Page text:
FIG. 5 illustrates a further embodiment of the invention in which arms 28c are generally Y-shaped. This embodiment, as in the embodiment of FIG. 4, helps to equalize the distance each light ray passes through perfusion channels 30c and helps to reduce pressures on vessel wall 33 exerted by arms 28c.
FIG. 6 illustrates a further alternative embodiment of the invention similar to both FIGS. 2 and 5. However balloon 24d has five arms 28d instead of four arms and has the distal ends of the arms joined together to create a wagon wheel type of balloon catheter design.
FIG. 7A, 7B, and 7C illustrate, schematically, three different types of light-radiating portions of light guide 14, typically light diffusers. FIG. 7A illustrates a cylindrical diffuser 20 such as that used in the embodiment of FIGS. 1-6. Various types of cylindrical diffusers are commercially available and are described in various issued patents. See, for example, U.S. Pat. No. 5,431,647, 5,196,005 and 5,303,324.
One or more spherical diffusers 20a, see FIG. 7B, can be used in lieu of cylindrical diffuser 20. While spherical diffusers 20a may not provide as uniform radiation as cylindrical diffusers within a generally tubular vessel, they are typically much less expensive.
FIG. 7C illustrates a diffuser 20b consisting essentially of the flat end of optical fiber 16. This type of diffuser is by far the simplest and cheapest of the three. Using light-diffusing materials within the fluid filling the balloon interior, together with other diffusion techniques, such a diffuser could be effective. With both spherical diffuser 20a and flat end diffuser 20b, a number of axially spaced-apart diffusers could be positioned along balloon interior 26 to aid irradiation uniformity.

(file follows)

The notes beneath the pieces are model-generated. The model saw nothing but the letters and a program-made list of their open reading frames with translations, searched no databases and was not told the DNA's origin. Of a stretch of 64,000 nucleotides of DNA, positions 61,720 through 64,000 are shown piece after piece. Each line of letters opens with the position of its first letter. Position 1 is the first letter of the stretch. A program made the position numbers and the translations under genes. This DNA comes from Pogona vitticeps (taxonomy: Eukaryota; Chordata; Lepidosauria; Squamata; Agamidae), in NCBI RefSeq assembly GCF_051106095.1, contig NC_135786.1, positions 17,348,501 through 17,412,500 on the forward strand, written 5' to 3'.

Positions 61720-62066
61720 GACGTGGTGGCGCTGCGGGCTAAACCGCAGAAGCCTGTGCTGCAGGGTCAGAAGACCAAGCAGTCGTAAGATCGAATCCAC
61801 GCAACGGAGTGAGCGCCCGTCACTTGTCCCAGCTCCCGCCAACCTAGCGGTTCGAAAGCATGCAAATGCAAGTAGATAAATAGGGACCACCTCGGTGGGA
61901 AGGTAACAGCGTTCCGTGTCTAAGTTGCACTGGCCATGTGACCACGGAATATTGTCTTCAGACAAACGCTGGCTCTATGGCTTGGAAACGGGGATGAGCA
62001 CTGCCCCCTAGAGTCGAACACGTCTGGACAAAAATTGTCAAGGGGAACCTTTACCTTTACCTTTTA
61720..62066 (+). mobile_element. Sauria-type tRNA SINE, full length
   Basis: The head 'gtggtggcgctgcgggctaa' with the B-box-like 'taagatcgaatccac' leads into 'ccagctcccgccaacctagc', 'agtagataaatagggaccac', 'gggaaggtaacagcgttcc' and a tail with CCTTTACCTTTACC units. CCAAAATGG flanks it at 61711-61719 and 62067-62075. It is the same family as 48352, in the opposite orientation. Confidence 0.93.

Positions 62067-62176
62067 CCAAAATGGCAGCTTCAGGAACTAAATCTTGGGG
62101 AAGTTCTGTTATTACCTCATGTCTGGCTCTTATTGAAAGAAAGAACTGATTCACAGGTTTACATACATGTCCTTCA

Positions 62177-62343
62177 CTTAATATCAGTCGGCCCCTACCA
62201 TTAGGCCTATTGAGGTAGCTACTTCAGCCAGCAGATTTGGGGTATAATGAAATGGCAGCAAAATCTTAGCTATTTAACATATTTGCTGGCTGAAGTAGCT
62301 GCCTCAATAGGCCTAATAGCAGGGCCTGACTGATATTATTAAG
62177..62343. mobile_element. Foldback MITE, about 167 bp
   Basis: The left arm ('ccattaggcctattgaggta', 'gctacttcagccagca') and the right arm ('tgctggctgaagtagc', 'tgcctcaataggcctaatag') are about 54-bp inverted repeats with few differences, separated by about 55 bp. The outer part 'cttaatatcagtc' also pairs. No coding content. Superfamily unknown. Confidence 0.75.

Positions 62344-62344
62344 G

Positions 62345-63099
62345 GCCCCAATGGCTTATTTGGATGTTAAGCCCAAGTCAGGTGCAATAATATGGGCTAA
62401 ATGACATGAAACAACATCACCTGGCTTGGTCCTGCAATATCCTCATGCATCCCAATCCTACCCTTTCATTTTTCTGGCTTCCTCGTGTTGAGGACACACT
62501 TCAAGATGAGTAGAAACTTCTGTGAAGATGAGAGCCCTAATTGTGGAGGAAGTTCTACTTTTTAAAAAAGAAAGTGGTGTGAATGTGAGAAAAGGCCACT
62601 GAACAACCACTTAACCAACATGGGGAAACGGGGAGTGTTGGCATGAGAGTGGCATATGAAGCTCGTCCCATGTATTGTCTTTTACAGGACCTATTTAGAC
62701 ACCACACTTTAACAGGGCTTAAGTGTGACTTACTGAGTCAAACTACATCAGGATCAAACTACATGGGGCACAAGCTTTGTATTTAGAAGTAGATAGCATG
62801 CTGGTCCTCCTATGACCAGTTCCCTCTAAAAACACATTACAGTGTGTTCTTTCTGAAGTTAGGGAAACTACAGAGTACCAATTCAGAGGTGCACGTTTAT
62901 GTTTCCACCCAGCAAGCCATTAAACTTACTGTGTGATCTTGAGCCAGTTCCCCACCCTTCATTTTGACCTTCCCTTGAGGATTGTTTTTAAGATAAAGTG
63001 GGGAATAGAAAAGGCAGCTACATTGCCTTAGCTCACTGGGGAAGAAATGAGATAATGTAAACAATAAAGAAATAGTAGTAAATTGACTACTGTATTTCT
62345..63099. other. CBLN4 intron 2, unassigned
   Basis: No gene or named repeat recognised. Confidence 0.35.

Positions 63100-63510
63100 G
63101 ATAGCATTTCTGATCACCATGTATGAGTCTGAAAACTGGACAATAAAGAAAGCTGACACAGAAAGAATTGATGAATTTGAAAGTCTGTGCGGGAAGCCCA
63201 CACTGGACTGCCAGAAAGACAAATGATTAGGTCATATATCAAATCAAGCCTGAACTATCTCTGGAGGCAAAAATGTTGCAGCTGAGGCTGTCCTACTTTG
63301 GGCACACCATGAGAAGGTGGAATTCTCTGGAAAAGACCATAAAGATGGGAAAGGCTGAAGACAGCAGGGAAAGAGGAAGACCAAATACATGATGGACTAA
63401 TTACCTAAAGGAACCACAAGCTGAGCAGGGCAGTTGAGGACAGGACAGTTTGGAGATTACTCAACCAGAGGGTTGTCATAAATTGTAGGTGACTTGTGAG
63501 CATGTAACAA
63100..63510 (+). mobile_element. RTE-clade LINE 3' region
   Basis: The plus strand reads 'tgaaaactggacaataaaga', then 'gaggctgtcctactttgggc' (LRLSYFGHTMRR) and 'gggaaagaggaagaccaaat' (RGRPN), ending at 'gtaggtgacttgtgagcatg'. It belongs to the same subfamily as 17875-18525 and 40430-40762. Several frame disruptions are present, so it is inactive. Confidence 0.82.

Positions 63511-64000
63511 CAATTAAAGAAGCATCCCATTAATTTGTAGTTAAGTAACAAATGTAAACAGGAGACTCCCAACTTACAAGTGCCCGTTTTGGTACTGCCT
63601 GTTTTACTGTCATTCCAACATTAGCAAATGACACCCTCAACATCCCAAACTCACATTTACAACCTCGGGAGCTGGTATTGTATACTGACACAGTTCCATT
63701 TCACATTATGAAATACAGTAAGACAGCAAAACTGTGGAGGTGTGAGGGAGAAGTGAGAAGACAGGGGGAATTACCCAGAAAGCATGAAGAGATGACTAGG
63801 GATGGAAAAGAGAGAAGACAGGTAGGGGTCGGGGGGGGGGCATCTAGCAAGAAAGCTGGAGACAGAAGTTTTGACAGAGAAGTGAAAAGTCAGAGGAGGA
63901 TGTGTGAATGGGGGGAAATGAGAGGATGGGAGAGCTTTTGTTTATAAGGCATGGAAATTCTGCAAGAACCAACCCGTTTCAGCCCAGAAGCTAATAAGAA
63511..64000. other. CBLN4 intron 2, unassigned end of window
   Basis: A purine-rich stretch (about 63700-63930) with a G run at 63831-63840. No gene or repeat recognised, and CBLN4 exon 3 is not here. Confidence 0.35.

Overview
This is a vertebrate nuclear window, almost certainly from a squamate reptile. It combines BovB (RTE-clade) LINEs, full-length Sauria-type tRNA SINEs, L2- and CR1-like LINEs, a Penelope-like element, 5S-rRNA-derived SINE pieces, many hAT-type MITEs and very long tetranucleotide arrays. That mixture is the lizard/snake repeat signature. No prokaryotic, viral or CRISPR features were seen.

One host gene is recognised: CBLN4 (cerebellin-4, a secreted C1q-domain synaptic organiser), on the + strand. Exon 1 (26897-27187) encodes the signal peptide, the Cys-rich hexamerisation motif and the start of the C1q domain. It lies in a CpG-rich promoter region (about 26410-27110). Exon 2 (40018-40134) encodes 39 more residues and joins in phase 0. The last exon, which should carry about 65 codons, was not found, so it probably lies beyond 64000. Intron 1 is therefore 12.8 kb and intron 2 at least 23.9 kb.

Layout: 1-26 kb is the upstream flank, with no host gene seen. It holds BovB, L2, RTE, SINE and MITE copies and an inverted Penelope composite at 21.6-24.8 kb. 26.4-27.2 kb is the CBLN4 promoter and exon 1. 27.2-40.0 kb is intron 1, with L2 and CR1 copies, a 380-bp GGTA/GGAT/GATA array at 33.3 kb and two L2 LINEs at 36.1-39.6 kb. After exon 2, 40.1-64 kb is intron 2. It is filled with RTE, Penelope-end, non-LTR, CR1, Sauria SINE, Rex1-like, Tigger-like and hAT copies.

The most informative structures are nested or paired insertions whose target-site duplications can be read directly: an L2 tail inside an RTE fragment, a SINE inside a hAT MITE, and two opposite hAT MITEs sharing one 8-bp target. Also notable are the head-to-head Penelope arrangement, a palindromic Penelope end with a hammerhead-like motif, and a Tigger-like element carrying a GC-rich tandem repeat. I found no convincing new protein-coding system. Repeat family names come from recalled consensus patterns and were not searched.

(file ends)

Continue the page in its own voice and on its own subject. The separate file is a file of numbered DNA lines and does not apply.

FIG. 8 illustrates a generally cylindrical, sleeve-like perfusion balloon 24e having an outer wall 42 and an inner wall 44, the two walls defining an annular balloon interior 26e therebetween. A cylindrical diffuser 20 is located within balloon interior 26e. Perfusion channel 30e is defined within inner wall 44. To equalize the radiation intensity on vessel wall 33, several techniques may be used. Balloon interior 26e will typically be filled with a light-scattering media. Inner wall 44 will typically be coated with a light-reflective material. Light-scattering materials can also be incorporated into outer wall 42. It may be desirable to add a light-attenuating surface coating along portions of outer wall 42, such as adjacent to diffuser 20. Other irradiation intensity equalizing techniques may also be used.